A Star in a Nearby Galaxy Just Went Supernova — and You Might Be Able to See It
It's the closest look we're likely to get at such powerful cosmic mayhem.
We’ll probably never get to see Betelgeuse explode, but this could be the next best thing.
Telescopes around the world are watching the aftermath of a giant star’s explosive death in the nearby Pinwheel Galaxy, watching how the blazing cloud of stellar debris evolves in the days immediately after the cataclysm. The supernova is all that’s left of a giant star about 15 times more massive than our Sun. Now it’s nothing but cosmic smithereens — an expanding cloud of hot gas, seeding the surrounding space with heavy elements.
Astronomer Koichi Itagaki was the first to spot the bright flare of light in one of the Pinwheel Galaxy’s graceful spiral arms on May 19, about two days after the star actually exploded. Once Itagaki had alerted astronomers around the world, it turned out that the Zwicky Transient Facility, a sky survey designed to watch for exactly this kind of sudden cosmic event, had captured the beginnings of the supernova in automated images on May 17 — but no one noticed until Itagaki, two days later.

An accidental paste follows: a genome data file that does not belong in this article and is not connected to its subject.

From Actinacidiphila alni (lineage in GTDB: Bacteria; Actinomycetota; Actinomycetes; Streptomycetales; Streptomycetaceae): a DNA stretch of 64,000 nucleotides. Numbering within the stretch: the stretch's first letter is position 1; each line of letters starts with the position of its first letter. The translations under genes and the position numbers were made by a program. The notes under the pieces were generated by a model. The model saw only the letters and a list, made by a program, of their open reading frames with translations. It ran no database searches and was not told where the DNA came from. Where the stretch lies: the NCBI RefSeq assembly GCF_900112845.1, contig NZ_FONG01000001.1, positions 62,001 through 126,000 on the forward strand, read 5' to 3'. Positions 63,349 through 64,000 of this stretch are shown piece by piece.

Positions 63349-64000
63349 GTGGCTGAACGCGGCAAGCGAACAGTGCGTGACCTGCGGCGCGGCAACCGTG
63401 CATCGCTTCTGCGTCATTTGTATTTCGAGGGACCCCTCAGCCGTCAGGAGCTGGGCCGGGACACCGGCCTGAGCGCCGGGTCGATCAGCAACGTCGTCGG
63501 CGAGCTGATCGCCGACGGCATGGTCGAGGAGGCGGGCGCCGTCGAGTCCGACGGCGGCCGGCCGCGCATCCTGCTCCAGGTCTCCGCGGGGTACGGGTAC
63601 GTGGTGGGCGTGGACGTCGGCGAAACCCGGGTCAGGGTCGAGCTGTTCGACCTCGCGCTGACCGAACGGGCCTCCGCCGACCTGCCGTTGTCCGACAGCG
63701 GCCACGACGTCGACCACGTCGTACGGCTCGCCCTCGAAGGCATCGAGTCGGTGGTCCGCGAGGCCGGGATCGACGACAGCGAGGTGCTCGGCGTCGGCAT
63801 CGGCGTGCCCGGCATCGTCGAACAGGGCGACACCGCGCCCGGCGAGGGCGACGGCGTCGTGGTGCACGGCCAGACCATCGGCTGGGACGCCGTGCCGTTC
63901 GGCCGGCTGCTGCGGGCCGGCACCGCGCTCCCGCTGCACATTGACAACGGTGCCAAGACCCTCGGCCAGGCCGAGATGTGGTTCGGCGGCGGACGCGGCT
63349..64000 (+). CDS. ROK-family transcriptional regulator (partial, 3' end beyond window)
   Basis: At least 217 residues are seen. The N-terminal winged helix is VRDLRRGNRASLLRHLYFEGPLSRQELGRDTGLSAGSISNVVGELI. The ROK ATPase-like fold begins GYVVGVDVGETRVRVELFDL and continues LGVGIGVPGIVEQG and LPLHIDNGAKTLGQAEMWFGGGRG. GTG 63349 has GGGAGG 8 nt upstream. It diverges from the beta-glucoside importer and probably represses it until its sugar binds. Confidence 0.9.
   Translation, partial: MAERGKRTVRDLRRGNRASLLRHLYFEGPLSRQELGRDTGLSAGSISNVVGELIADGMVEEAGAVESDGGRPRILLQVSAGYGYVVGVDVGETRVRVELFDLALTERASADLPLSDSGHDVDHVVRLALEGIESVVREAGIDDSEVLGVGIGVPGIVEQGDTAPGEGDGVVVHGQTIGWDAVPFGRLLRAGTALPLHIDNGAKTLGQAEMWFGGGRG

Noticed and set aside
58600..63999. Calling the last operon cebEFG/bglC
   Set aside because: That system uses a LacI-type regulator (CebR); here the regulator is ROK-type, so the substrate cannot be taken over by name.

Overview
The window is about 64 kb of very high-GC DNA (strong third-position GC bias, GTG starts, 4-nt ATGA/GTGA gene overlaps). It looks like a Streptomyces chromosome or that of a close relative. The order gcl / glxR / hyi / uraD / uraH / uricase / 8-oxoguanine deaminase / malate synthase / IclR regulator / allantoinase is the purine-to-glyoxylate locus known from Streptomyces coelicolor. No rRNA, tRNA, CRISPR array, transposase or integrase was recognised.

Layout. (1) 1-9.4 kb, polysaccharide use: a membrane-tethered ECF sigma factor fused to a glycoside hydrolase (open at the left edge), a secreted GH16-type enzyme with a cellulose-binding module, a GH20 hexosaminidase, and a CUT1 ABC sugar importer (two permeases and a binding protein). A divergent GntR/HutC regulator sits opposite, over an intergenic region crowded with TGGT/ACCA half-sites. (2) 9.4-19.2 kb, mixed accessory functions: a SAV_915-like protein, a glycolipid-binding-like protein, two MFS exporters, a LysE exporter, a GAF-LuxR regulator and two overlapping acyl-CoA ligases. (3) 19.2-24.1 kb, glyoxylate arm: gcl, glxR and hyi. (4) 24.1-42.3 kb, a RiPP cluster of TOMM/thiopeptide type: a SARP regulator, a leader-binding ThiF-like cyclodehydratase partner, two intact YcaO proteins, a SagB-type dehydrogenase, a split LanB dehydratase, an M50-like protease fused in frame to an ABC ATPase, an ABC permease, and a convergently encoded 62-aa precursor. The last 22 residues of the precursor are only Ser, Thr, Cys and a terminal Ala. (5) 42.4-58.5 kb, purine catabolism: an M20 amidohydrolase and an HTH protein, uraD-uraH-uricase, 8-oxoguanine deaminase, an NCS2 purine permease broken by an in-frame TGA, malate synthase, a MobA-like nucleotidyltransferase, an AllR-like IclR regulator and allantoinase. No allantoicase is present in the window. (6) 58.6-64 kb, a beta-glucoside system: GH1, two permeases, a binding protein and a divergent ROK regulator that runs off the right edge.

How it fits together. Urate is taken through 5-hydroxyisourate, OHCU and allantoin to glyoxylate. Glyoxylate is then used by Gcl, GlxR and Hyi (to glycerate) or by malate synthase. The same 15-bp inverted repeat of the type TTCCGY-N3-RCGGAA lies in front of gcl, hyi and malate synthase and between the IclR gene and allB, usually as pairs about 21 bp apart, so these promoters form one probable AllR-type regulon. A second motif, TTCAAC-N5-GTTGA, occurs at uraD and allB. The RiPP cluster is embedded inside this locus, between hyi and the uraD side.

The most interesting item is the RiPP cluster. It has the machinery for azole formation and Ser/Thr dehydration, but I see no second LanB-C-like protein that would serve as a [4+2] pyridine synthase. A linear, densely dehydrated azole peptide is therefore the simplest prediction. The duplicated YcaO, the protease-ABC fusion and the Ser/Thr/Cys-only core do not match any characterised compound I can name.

Now, telescopes in orbit and on the ground are paying very close attention to the supernova, measuring it in every wavelength of light from infrared to gamma rays. To catch your own glimpse of the supernova before it fades from view a few months from now, look between the last two stars in the handle of the Big Dipper. It’s not visible to the unaided eye, but even a relatively small telescope should be able to spot the supernova as a bright point of light in the sky.
About 21 million years ago, a giant star in the Pinwheel Galaxy fused the last of its silicon into iron. For tens of millions of years, nuclear fusion deep in the star’s core had generated tremendous energy, and that energy kept the star from collapsing under its own gargantuan weight. When the star ran out of fuel, the energy that had kept it inflated suddenly cut off, and the star collapsed. The collapse triggered an enormous explosion, blasting the star’s outer layers out into space.
And 21 million years later, on May 17, 2023, the light of that final blast reached Earth. This supernova is a deeply ancient event, but to us, it looks very recent.
Based on the star’s mass, the ruins of its core — once one of the most massive, powerful nuclear reactors in the universe — probably collapsed into a small black hole, although it’s also possible that it left behind a dense ball of neutrons called a neutron star. Further observations will probably shed more light on exactly what the dead star left behind.
Astronomers around the world hope that studying the new supernova, poetically dubbed SN 2023ixf, will shed some light on the process of a star’s demise and what happens in the immediate aftermath.